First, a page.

Friday came and went, the vehicle passed its MOT and we drove on past Axminster to another CL in Chickerell, just a few kilometres outside of Weymouth and on the south coast. We’re coming up to our second night here, And while it hasn’t been all smooth sailing (driving this big left-hand drive vehicle on these narrow fast roads has left me a gibbering wreck), the weather has been simply fantastic, and we’ve seen some beautiful villages.
We stopped for lunch at Abbottsbury, a wonderfully typical example of British country villages. At the Swan Inn I had a pint of the local ale and a steak and kidney pie and vegetables, while Ann had a wine and a stilton, leek and walnut pie. It was magic and the pub small, cosy and atmospheric. The village itself was tidy and photogenic, with thatched stone cottages hugging the absurdly narrow streets and quaint antique shops, art galleries and the like.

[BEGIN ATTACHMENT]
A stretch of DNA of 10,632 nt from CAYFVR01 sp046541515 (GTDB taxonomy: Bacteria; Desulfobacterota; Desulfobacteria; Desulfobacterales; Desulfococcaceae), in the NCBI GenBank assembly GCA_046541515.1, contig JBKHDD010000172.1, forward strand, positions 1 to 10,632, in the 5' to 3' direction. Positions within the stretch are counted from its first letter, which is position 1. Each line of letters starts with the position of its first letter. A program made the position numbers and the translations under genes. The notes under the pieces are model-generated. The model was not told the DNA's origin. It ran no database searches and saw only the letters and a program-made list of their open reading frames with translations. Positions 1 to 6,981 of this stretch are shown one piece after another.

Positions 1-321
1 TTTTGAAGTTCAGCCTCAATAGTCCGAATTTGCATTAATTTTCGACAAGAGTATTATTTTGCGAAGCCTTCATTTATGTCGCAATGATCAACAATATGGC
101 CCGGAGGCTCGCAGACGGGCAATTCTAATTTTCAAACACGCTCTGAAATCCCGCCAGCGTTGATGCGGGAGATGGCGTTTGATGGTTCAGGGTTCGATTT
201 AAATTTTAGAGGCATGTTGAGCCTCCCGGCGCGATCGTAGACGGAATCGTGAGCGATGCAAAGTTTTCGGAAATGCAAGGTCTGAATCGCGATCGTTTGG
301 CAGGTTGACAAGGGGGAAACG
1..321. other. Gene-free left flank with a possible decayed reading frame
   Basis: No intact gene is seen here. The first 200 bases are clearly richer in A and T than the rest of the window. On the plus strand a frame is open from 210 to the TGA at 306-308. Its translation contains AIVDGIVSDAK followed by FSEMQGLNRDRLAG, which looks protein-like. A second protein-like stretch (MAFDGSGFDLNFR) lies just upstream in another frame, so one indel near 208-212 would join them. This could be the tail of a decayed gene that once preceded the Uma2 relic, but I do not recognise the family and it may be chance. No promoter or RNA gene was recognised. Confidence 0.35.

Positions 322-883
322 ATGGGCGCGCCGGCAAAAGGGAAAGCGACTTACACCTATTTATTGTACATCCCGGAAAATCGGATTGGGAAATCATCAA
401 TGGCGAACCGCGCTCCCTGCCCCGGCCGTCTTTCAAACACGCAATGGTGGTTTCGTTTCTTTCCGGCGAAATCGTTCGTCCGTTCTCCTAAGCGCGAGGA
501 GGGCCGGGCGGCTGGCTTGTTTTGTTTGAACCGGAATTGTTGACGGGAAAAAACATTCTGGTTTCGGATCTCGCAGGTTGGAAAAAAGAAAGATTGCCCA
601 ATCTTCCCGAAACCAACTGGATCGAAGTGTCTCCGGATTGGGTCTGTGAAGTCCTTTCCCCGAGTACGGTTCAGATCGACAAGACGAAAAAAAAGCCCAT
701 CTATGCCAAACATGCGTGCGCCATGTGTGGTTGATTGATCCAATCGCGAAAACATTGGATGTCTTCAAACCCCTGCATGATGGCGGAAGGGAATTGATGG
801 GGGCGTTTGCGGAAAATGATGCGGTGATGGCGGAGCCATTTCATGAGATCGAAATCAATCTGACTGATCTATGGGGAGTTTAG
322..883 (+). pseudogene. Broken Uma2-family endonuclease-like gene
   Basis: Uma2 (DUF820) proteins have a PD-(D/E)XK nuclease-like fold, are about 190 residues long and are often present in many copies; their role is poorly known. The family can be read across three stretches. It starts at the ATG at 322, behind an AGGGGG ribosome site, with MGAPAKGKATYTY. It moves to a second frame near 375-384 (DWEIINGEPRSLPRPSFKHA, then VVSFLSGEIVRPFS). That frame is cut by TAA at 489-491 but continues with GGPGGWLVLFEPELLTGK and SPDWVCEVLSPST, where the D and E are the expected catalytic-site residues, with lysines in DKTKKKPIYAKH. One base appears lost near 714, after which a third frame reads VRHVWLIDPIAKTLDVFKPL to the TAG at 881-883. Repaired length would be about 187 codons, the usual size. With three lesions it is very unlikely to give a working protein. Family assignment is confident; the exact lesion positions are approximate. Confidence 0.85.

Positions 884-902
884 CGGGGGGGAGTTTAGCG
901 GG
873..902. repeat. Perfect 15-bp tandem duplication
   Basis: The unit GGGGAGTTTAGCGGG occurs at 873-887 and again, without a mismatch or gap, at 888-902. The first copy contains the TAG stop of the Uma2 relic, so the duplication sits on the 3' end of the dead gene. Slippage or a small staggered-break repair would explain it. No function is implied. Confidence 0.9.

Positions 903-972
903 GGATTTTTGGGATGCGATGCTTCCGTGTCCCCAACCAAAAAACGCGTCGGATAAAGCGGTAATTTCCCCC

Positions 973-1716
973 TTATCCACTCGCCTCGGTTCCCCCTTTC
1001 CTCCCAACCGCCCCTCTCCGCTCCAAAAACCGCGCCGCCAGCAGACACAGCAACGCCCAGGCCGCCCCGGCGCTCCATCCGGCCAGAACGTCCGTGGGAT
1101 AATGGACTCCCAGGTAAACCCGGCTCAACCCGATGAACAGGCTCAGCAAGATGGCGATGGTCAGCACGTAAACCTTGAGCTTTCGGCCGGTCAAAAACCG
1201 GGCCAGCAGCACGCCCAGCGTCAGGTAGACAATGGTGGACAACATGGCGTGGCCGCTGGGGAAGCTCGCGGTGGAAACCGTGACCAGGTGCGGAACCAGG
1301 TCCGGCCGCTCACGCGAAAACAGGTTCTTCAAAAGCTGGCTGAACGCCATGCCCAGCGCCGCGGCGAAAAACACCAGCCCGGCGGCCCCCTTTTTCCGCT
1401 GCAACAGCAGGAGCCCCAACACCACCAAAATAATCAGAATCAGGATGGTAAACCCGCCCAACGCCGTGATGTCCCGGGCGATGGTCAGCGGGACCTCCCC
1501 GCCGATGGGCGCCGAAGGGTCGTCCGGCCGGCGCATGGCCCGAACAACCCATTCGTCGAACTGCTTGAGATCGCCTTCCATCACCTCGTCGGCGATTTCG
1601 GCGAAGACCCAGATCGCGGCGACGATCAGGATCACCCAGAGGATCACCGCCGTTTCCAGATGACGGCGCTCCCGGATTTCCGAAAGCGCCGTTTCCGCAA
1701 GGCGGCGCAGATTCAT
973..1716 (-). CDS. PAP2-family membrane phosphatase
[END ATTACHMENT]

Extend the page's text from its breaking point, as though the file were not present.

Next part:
Whilst walking past one of the stone cottages, Ann happened to notice some knitted stuffed toys. There was Wallace and Gromit, some Beatrix Potter figures, and some ‘Dickensian’ mice. Ann tapped apprehensively at the cottage door, and it was opened by an elderly gent who ushered us into a tiny front room. A small, kindly very elderly lady stood up from her armchair and welcomed us – this could only happen in Britain. It was a scene of quintessential country life that seems almost hard to grasp for we townfolk from the 21st century. Ann bought a Dickensian mouse carrying a lantern, and after a few friendly exchanges about the wonderful sunny weather we left.